The book’s dialogue is peppered with neoteric slang and jargon that can be challenging for the reader to decode.
“… he has put together a string of projects with the same modern ethos that seemed avant-garde to the point of risky at their conception—until customers began clamoring for his neoteric stamp.…” — Anita Chabria, Sactown Magazine, October/November 2014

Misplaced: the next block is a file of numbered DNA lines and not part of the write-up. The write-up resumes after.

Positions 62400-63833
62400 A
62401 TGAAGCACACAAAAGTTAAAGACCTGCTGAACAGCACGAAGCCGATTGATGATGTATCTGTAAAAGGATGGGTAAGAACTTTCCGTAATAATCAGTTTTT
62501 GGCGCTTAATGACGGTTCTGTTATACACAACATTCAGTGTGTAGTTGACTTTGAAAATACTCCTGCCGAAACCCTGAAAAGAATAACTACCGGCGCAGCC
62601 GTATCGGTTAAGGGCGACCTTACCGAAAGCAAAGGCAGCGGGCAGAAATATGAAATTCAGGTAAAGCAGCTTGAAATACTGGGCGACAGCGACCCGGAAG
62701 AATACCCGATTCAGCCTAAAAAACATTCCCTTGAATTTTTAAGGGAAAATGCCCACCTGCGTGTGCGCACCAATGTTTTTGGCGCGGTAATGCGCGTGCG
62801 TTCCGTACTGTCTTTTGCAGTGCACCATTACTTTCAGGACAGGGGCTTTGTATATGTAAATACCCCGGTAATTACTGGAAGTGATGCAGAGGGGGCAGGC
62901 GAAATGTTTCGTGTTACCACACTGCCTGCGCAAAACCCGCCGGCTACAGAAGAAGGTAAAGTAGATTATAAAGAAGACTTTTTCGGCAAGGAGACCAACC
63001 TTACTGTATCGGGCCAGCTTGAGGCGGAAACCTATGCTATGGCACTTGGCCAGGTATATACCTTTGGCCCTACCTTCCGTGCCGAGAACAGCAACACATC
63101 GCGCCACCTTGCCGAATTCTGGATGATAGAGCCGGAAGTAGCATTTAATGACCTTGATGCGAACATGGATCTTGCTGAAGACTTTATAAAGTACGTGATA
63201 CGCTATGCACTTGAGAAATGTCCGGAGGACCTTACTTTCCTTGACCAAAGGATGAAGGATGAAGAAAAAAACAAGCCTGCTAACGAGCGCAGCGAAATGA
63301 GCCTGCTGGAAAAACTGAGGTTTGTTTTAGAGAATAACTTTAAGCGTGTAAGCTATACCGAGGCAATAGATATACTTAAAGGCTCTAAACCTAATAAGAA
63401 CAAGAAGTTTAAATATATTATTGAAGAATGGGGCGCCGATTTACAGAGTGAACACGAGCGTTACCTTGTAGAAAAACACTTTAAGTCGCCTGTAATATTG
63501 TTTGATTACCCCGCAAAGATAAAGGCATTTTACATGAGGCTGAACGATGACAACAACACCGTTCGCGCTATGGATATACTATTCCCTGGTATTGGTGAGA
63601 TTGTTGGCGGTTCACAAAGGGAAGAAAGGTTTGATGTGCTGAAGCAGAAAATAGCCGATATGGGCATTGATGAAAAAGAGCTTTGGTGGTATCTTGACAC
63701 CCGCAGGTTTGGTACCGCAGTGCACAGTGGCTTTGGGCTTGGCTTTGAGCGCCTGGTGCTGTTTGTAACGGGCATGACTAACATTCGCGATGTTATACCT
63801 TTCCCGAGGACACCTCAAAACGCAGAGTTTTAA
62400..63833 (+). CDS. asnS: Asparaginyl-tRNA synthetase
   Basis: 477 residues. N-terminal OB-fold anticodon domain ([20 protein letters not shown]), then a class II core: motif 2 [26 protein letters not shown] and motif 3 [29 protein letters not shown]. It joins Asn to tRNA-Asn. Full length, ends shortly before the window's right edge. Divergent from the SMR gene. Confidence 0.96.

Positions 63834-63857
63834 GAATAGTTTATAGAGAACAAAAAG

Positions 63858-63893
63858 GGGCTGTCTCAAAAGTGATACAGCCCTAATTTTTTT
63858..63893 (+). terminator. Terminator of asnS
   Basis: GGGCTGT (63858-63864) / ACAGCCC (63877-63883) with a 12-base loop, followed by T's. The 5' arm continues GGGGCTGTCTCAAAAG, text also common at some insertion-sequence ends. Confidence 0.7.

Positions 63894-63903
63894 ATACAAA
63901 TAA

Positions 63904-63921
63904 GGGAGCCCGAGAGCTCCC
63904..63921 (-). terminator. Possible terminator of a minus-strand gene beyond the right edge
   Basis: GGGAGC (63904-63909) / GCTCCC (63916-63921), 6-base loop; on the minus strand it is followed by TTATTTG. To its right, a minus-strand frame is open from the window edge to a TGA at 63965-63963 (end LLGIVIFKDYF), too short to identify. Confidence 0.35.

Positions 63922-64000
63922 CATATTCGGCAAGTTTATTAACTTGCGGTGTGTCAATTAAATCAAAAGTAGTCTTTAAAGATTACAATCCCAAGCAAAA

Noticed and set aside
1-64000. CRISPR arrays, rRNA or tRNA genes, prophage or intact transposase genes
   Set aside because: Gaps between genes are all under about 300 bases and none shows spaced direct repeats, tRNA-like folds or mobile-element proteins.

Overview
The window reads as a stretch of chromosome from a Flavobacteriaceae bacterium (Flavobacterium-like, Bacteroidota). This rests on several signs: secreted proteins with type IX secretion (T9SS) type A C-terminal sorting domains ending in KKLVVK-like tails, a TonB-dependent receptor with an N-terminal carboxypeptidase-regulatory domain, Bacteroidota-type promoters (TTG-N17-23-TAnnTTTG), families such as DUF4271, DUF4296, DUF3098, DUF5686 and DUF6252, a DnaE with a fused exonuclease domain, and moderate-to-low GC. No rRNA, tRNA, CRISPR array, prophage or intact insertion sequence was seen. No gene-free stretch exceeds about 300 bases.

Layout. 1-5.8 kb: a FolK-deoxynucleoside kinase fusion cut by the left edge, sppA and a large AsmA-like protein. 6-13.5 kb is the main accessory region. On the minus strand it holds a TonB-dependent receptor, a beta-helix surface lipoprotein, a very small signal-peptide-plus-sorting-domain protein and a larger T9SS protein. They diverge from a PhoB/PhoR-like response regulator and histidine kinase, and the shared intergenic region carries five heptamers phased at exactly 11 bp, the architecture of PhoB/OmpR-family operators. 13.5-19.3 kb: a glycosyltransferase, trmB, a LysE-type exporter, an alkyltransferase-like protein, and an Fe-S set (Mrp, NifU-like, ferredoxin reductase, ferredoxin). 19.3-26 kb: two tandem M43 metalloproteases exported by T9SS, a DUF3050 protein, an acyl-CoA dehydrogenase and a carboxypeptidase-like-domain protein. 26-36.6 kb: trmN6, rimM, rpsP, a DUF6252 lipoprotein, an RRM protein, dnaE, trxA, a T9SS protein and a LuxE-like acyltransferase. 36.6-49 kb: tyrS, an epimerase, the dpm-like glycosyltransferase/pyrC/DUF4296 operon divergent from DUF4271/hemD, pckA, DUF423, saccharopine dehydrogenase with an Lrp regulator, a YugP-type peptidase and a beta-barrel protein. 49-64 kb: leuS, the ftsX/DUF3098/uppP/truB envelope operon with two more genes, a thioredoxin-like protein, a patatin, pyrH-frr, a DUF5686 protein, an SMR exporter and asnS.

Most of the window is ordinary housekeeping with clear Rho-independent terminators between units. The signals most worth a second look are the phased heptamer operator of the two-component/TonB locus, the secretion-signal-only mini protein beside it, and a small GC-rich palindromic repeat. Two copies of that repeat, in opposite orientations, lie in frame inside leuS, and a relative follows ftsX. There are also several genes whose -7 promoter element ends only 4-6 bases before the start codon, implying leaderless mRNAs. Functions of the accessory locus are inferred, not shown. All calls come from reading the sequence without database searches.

Did you know?
The word neoteric is not itself neoteric; it’s been part of English since at least 1577, and its roots go back even further—to ancient Greek. We adapted the word from Late Latin neotericus, which also means “recent.” Neotericus in turn comes from Late Greek neōterikos and ultimately from Greek neos, meaning “new” or “young.” As old as its roots are, however, neoteric itself entered English later than its synonyms novel (which appeared in the 15th century) and newfangled (which was being used to describe things of the newest style or kind almost 50 years prior).